Prayers for these times

Last night we had our first live-stream Rainbow worship gathering. You can find the recording here:

We are going to try and do this every Wednesday at 5:45 pm for the foreseeable future. Hopefully some of us can work that in our ever-changing schedules.

For those who would rather read, here is what I tried to convey:

Hello to all, gathered near and far.  At Rainbow we have congregants living in Ireland (Hello to Erin and Aaron, Rory and Nathan!) and Australia (Hello to Freddy Rhoads and family!), Japan (Hello Kate Duncan), and Hawaii (Hello Bill Duncan and family!)

Former Mennonite Voluntary Service worker, Eba, sent this note from Africa:

“Thank you for remembering me and saying hi. I’m taking the necessary measures to keep my family safe. Africa had the lowest cases over the past weeks but now the numbers are starting to rise and our government closed schools and public gatherings. My sister and I enjoy walking our dog every evening, at least until we are asked to stay home, Peace, Eba.”

We are also spread out in the United States. We heard this week from Anna Marie Petersen in Wayland, IA, and Ralph and Laurel Kaufman in Ann Arbor, Michigan. (Their retirement community is locked down.) Caitlin Buerge, a traveling pediatric nurse, is waiting to see if she’ll be called and asked to take care of adult patents. Christian Buller is taking classes remotely, helping his sister Sarah and John with childcare. Dustin and Robert are hunkered down in St. Louis. The list goes on. Hello to all!

We are probably all checking in with loved ones near and far. Please feel free to share your prayer requests and concerns with the Deacons or me.  Speaking of Deacons, we thank those who have offered to run errands or bring groceries to people. And we want to thank our medical professionals and those in the social service mental health world who are responding to people’s distress. We have members working in clinics, hospitals, prisons, homes, as social workers, therapists, nurses, doctors, surgeons, teachers, and advocates of many kinds.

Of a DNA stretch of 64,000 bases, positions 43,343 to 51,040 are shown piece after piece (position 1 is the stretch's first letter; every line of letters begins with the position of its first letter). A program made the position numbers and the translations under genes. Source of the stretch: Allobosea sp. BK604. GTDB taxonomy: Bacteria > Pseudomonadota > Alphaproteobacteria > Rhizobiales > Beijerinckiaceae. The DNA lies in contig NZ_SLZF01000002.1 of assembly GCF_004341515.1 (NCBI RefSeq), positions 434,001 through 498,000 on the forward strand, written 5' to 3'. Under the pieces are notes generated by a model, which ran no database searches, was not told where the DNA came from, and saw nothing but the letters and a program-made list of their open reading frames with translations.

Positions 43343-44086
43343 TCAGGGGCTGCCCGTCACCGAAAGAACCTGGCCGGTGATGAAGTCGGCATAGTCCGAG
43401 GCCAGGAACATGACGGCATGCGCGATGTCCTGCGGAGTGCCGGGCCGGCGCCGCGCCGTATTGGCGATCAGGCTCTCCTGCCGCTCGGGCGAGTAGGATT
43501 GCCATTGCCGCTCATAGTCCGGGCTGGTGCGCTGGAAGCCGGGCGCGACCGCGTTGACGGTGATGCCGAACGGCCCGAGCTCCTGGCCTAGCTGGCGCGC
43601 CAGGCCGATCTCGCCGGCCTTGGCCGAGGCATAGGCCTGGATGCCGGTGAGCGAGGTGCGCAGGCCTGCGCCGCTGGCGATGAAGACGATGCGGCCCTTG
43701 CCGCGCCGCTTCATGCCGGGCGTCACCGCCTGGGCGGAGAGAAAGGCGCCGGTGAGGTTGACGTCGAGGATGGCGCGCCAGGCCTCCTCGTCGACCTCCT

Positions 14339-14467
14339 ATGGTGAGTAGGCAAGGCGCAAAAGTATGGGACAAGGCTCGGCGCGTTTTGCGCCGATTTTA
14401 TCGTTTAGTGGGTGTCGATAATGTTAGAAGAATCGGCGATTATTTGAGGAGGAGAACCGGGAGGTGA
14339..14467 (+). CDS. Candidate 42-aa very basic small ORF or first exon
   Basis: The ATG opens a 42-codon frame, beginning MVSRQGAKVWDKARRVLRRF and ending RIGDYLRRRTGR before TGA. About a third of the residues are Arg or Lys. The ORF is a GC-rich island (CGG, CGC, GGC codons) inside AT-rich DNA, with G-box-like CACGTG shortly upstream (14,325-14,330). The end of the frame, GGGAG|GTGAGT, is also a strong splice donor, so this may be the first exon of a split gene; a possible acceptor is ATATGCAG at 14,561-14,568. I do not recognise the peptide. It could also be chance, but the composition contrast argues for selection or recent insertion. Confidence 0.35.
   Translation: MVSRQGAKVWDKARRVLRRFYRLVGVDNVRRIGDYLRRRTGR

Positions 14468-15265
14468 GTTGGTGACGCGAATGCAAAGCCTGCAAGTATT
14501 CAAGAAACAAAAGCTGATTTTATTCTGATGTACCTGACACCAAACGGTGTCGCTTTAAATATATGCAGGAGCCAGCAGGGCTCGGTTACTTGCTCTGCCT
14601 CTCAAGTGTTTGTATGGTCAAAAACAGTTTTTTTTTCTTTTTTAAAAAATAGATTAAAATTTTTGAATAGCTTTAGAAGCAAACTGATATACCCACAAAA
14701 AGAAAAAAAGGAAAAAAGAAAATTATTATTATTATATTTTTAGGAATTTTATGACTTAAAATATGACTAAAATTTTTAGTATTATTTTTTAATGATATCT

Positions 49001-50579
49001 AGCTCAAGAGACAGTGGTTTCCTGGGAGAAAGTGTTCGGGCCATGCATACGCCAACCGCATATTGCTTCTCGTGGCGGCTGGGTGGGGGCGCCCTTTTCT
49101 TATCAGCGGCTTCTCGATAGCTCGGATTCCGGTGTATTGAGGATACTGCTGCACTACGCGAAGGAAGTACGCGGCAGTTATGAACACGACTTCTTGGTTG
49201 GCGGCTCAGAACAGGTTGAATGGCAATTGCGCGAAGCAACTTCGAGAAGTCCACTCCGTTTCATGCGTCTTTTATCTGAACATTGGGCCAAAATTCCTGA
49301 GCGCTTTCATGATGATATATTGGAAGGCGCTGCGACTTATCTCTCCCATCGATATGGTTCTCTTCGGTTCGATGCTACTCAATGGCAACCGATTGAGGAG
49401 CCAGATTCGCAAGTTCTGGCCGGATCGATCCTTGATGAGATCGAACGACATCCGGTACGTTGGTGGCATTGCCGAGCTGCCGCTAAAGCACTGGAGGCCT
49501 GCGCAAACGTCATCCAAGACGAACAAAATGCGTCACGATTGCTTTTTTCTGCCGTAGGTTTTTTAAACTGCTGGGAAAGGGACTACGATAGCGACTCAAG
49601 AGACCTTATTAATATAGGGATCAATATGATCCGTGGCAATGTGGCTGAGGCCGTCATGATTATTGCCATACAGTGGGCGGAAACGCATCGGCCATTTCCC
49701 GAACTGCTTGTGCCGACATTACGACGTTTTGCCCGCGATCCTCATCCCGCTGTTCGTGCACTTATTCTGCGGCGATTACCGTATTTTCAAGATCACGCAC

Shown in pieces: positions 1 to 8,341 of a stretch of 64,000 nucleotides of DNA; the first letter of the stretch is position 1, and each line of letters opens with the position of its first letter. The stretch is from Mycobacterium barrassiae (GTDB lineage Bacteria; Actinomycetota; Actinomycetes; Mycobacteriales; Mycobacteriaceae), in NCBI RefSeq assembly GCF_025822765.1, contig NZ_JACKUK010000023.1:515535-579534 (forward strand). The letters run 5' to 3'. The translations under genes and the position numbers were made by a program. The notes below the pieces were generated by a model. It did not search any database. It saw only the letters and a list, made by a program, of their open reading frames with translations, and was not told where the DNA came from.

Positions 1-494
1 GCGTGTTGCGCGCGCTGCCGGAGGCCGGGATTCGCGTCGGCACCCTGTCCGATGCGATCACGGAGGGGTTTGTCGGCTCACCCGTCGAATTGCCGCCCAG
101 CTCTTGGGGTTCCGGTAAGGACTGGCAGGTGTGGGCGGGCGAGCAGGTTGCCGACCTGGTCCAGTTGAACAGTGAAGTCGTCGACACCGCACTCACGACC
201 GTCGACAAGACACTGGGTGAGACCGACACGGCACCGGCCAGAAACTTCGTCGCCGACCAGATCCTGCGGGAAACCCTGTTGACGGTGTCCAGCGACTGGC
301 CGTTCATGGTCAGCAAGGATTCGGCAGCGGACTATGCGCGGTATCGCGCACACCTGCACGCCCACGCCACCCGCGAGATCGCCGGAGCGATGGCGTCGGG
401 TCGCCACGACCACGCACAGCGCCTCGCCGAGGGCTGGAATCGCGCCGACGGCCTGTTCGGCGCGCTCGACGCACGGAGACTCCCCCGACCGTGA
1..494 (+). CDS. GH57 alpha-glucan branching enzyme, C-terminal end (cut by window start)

The ripple effects are rather astounding when you think about it. Trips are being canceled, spring break plans are changing by the hour. I think of all of you parents out there with kids at home. You are figuring out childcare or child activities as you work from home or out of home.We know a lot of school-aged children depend on food that they get at schools. We are currently figuring out how to make Harvester Backsnack deliveries available to our community children.

Many of us also have parents or grandparents who are vulnerable, isolated, and lonely. And many of us have already comprised immune systems or other health concerns.  And many are concerned about losing their jobs, businesses, or losing retirement funds.

So yes, these are concerning and challenging times.

Let’s take a deep breath collectively.

Here is a reading by Brother Richard Hendrick called “Lockdown.”

Yes there is fear. Yes there is isolation. Yes there is panic buying. Yes there is sickness. Yes there is even death. But, they say that in Wuhan after so many years of noise you can hear the birds again. They say that after just a few weeks of quiet the sky is no longer thick with fumes, but blue and grey and clear. They say that in the streets of Assisi people are singing to each other across the empty squares, keeping their windows open so that those who are alone may hear the sounds of family around them. They say that a hotel in the West of Ireland is offering free meals and delivery to the housebound.

Today a young woman I know is busy spreading fliers with her number through the neighbourhood so that the elders may have someone to call on. Today Churches, Synagogues, Mosques and Temples are preparing to welcome and shelter the homeless, the sick, the weary. All over the world people are slowing down and reflecting. All over the world people are looking at their neighbours in a new way. All over the world people are waking up to a new reality to how big we really are; to how little control we really have; to what really matters; to Love.

So we pray and we remember that Yes there is fear, but there does not have to be hate. Yes there is isolation, but there does not have to be loneliness. Yes there is panic buying, but there does not have to be meanness. Yes there is sickness, but there does not have to be disease of the soul. Yes there is even death, but there can always be a rebirth of love.

Wake to the choices you make as to how to live now. Today, breathe. Listen, behind the factory noises of your panic. The birds are singing again, the sky is clearing. Spring is coming, and we are always encompassed by Love. Open the windows of your soul and though you may not be able to touch across the empty square, Sing.

And for further reflections on Psalm 91, click here:  In the trenches








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1 Response to Prayers for these times

  1. dakotahgeo says:

    Thank you for your words of compassion and inspiration… Be blessed! George M.

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